Waiting for Eminent Domain Reform

Last Thursday’s meeting of the Senate Community and Urban Affairs Committee ended shortly after it began. With no quorum and two of the Democrats missing, Senator Rice withheld the eminent domain reform bills until the next meeting which, he said, the would be in a few days. “This legislation will continue to come up until we can determine what the real problem is with Democrats -- in terms of not appearing…or in terms of the vote. This bill has been compromised so much, and every issue that was raised by Senator Sweeney and Assemblyman Burzichelli in their communications to me, dated May 12, has been addressed one way and another, most of them ended up in compromises, so I know that everyone had every opportunity to read all the changes, the amendments, etc.”

The previous Thursday, June 8, the committee was supposed to discuss the most recent iteration of S-757. That hearing was postponed.  Here is the June 1, 2008 version of S-757. The bill proposes changes to the Local Redevelopment Housing Law, the Eminent Domain Act of 1971 and the Relocation Assistance Act.

One of the major changes proposed to the Local Redevelopment Housing Law (LRHL) is to make “blighted” areas two-tiered: “condemnation area for tax exempt purposes” and “non-condemnation redevelopment areas.” I do not think this proposal will pass constitutional review. Article VIII, Section 3 of the New Jersey Constitution says, “the clearance, replanning, development or redevelopment of blighted areas shall be a public purpose and public use for which property may be taken or acquired.” The new legislation proposes to divide blighted areas into condemnation and non-condemnation areas. This is confusing, and more importantly, is contrary to the Constitution which says that once a property is blighted it may be condemned.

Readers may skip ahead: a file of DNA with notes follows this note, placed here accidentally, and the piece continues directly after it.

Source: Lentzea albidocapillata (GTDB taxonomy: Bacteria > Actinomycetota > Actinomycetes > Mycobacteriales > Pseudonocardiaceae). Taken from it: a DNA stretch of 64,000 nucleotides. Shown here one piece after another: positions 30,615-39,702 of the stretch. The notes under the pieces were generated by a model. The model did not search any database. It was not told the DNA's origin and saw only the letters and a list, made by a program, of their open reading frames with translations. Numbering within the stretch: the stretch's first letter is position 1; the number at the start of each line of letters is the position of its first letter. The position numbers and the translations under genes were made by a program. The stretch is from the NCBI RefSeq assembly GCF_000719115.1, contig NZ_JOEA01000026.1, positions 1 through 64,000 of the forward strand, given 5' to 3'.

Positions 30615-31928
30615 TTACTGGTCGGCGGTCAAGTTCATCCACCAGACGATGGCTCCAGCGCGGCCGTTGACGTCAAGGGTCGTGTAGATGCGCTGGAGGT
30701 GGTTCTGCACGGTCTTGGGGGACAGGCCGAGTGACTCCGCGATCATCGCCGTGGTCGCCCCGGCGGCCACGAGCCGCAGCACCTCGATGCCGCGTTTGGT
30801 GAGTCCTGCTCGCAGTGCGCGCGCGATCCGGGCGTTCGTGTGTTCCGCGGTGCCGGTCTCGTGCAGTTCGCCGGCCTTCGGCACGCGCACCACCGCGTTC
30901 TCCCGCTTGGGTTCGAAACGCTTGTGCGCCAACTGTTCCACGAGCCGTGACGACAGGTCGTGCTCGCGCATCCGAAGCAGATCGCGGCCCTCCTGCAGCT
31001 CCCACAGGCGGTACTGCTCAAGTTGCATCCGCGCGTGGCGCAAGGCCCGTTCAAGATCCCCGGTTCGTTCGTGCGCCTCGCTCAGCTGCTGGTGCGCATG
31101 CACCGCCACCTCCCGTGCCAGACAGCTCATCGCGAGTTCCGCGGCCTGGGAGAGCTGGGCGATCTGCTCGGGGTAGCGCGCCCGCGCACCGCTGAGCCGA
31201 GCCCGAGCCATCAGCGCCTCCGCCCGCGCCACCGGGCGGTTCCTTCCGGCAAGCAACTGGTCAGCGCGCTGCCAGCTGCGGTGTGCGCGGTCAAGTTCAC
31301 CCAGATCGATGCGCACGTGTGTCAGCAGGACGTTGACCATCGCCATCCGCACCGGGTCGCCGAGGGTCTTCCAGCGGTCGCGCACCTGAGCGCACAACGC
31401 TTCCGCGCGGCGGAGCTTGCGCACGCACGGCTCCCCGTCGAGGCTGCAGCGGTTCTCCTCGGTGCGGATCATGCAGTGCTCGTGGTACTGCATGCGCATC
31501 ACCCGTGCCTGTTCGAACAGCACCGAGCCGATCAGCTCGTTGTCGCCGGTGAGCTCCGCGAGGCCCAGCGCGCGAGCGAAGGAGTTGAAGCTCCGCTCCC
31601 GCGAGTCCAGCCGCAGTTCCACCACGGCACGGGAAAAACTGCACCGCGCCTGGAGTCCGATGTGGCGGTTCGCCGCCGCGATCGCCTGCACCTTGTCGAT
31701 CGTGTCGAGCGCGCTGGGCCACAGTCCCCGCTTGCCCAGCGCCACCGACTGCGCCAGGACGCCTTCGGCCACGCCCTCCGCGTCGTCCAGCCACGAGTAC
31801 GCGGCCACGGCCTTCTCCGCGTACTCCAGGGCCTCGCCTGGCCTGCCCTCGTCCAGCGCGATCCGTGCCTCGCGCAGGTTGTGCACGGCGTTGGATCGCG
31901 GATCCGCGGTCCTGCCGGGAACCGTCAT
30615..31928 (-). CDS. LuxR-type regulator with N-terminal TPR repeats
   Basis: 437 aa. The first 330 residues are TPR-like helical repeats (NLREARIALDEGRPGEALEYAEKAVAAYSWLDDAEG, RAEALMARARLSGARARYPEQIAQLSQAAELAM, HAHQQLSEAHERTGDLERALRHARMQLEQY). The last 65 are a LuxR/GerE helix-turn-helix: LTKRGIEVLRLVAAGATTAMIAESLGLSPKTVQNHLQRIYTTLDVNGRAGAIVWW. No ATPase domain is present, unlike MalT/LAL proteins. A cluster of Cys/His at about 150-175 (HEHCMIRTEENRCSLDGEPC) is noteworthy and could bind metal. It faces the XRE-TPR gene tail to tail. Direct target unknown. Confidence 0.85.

How do municipalities propose to differentiate between condemnation and non-condemnation areas? This provision will create instant controversy. Why is parcel A to be condemned and parcel B, belonging to the councilman’s brother, left untouched? The potential for favoritism is great where there is not clear standard to be followed in determining what property is condemned or not.

What is to prevent a municipality from changing its mind, once everything is blighted, or declared in need of redevelopment, and deciding to condemn remaining parcels? When should a property owner contest blight? Should they contest it at all if they are designated in a “non-condemnation redevelopment area?” Will there be a new notice and hearing for this class of property owners?

The Legislature ignores the very negative impacts of blight designation: i.e. difficulty in selling, mortgaging or improving blighted properties, once they are determined to in need of redevelopment. Tenants will be reluctant to make long term investments in blighted properties. And tenants, in this iteration of the bill, are not being noticed and they should be; often, tenants have a greater interest in the property than the landlord.

Over time, blight often becomes a self-fulfilling prophecy. If it’s not blighted now, just wait for the next ten years to pass. Capping blight at 5 to 7 years is a real need in the reform effort, and if the project is not underway within that time frame, do away with the blight designation.

The bill improves upon the notice provisions to property owners citing Harrison v. DeRose. It also provides for 60 days to appeal a blight designation, instead of the present 45 days. In addition, the bill proposes to bar campaign contributions by redevelopers from the time of the onset of the redevelopment process to the completion of the redevelopment agreement.

The bill also excludes condemnation of parcels of one acre or more which are contaminated where the owner is actively cleaning the property and in compliance with DEP rules and time frames regarding remediation.

The bill also provides that the condemning authorities’ appraisal cannot be less than a valid first mortgage on the property. The mortgage must be made by an institutionalized lender at least 180 days prior to negotiations to acquire the property, and the amount of the mortgage has to be based on a loan-to-value ration not to exceed 90 percent of the property’s appraised value as determined by the lender at the time of the loan.

Senator Rice concluded the last week’s committee meeting saying, “Let me thank all of you who came to witness this day… this historical…There will be many more historical days, let me assure you, regarding this legislation.”

Tomorrow is another day.